Mahler: Symphony No. 4 (CD review)

Judith Raskin, soprano; George Szell, the Cleveland Orchestra. HDTT HDCD158.

HDTT (High Definition Tape Transfers) is the company that gives us CD recordings and downloads taken from older, commercially available tapes. In the case of the several HDTT discs I've reviewed so far, they all sounded extremely good, but I had never had an equivalent CD with which to compare them. Until now. With the George Szell recording of Mahler's Symphony No. 4, I had the latest copy of it on Sony compact disc and compared it side by side with the HDTT version in separate machines. I'll comment on the results a few paragraphs below. But first, the music.

In the opening movement of the Fourth, which Mahler marks as "gay, deliberate, and leisurely," or "moderately, not rushed," Szell adopts a deliberately neutral tempo, just as the composer requested, not too fast, not too slow. Bruno Walter, the conductor who probably helped popularize Mahler as much as anybody, wrote of the Fourth Symphony that Mahler "assures himself and us of a sheltered security in the sublime and serene dream of a heavenly life." Szell does exactly that, only in addition to a sweet, affectionate interpretation, we get probably the most-precise treatment of the text ever heard. Szell clarifies every note, and, thanks to the new remastering, you can actually hear every note.

The second movement, a kind of bittersweet Scherzo, introduces us to Death, with a faintly sinister violin theme. It's never really threatening; it's more playful than ominous, but it sounds appropriately spooky and eerie. Again, the exactness of Szell's phrasing is like clockwork, yet it never disturbs the atmosphere by being too cold or distant. Indeed, by clarifying the music, Szell makes it all the more disturbing.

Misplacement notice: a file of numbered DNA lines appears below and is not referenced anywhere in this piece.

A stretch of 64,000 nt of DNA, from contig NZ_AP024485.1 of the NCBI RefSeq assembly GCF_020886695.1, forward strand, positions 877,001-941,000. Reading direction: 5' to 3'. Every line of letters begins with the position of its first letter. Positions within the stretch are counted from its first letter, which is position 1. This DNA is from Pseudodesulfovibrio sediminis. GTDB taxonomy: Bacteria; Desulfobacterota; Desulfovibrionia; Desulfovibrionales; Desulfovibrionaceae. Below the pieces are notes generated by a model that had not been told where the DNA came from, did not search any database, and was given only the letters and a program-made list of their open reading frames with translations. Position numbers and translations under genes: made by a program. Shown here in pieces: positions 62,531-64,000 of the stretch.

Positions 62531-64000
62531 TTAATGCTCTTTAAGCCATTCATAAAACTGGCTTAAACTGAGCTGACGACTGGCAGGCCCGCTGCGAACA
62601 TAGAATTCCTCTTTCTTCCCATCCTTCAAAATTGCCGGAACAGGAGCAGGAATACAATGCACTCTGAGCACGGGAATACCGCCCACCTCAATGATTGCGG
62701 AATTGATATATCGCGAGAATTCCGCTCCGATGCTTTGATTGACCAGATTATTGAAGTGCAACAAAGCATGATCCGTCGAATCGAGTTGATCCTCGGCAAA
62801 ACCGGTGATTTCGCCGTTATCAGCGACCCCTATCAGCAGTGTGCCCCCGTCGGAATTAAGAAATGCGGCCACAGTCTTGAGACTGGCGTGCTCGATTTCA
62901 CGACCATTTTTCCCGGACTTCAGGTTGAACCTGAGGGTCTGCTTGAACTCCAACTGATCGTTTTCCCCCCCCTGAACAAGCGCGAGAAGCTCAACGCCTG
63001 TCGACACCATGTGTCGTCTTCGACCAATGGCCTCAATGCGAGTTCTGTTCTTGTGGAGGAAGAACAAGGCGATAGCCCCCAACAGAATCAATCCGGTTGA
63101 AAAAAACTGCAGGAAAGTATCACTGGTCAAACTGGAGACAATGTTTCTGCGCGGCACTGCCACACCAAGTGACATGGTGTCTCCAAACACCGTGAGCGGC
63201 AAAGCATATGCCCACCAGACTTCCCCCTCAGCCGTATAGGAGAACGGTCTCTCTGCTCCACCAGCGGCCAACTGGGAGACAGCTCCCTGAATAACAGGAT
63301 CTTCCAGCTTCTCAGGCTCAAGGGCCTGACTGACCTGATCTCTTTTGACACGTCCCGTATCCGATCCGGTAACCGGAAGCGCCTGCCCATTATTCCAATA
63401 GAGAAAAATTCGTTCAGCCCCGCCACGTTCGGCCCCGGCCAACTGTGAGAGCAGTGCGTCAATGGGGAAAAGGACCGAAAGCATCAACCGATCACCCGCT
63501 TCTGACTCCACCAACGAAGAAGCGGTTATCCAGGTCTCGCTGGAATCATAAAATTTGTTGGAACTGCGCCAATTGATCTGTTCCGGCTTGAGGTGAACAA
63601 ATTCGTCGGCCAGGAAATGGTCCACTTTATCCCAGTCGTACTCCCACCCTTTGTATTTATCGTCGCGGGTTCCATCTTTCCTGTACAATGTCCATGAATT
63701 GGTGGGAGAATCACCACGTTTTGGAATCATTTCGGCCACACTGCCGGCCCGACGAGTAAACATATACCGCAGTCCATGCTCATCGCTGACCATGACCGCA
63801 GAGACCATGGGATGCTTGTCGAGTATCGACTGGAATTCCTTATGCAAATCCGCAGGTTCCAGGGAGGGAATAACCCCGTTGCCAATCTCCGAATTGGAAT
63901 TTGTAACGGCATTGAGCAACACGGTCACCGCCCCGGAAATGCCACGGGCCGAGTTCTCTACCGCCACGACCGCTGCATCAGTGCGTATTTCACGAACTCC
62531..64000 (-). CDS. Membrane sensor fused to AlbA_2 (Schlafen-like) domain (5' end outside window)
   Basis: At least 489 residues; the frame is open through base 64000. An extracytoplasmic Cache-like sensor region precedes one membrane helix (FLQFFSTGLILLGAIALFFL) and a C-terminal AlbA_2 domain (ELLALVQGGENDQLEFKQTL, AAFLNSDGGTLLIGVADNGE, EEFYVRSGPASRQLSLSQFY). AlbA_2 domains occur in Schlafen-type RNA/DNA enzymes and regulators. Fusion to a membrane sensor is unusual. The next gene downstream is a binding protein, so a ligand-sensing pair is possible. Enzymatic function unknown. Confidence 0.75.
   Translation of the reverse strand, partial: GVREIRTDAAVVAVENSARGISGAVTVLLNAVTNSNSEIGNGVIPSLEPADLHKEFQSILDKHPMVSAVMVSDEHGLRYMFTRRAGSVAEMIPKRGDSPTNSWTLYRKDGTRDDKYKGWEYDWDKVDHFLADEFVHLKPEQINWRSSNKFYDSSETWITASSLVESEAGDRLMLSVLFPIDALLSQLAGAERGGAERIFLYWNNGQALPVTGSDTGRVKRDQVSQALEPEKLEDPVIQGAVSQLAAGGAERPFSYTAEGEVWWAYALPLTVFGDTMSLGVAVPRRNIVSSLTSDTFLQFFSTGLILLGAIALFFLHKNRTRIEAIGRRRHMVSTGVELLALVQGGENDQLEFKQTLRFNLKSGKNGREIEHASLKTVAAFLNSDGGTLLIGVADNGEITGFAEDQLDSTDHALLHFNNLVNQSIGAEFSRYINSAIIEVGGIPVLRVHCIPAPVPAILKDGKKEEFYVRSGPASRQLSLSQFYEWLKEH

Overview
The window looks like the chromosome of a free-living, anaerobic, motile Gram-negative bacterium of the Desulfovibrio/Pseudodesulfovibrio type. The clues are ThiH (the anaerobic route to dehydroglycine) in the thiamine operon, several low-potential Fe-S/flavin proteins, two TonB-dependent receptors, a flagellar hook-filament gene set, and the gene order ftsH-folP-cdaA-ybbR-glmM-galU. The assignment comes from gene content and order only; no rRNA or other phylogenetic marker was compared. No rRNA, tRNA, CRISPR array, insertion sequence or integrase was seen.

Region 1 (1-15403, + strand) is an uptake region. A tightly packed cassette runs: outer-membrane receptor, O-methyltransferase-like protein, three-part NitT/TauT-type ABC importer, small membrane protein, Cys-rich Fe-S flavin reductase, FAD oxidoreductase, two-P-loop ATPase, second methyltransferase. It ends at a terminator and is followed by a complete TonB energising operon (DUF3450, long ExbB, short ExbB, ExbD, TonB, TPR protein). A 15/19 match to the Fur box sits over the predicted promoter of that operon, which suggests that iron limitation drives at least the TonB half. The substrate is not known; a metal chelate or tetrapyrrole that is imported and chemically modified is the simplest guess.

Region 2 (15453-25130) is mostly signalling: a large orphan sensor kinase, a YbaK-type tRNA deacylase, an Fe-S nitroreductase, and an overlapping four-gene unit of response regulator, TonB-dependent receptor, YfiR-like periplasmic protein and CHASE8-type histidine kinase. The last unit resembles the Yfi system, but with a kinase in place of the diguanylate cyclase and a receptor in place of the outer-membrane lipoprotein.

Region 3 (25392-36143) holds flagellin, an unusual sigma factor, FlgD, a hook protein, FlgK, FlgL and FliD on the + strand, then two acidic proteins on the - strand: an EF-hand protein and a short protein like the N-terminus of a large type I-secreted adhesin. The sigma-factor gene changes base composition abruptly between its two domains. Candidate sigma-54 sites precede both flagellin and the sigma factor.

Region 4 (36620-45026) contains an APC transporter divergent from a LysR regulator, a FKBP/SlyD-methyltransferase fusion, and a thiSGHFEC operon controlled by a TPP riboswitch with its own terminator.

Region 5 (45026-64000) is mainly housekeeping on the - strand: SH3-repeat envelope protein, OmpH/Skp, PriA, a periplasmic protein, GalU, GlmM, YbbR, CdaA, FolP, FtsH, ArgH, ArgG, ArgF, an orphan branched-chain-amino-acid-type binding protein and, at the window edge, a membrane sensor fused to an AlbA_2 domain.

It is only in the slow, third-movement Adagio, marked "peacefully, somewhat slowly," that Szell's carefully prepared, calculated approach sounds a touch too mechanical. This section should be a moment of repose after the singularly odd second movement, and it still is. Szell doesn't actually spoil the serenity of the mood; he just doesn't quite reach into the heart of the music as deeply as some other conductors do.

However, in the finale--Mahler's vision of heaven as exemplified by the simple innocence of an old Bavarian folk song, a part of the German folk-poem collection Das Knaben Wunderhorn that Mahler so favored--Szell is back in form. Mahler insisted this movement sound so unaffected he marked the soprano's part as "child-like bright expression, always without parody" and taken "very comfortably." With Szell it features the angelic voice of Judith Raskin, which seems ideally suited to the innocence of the music at this point. Although Szell's tempo may be a tad on the slow side, the whole last movement comes off as beautifully and delicately as one could imagine.

Now, about the sound. HDTT transferred the music from a Columbia 4-track tape, which they say comes from "circa 1963." My copy of the Sony/Columbia CD says Columbia recorded it in October, 1965. Whatever. In comparing the two CD's, one in a Sony ES player, the other in a Philips player, the easiest way to describe the differences is to say that when switching to the Sony/Columbia disc, it is like throwing a blanket over the speakers. The Sony/Columbia disc doesn't sound all that bad, mind you, if listened to in isolation. It's when you put it up against the more-transparent HDTT rendering that it suddenly doesn't seem so great. The HDTT transfer sounds cleaner, clearer, and more dynamic, displaying more stage depth along the way.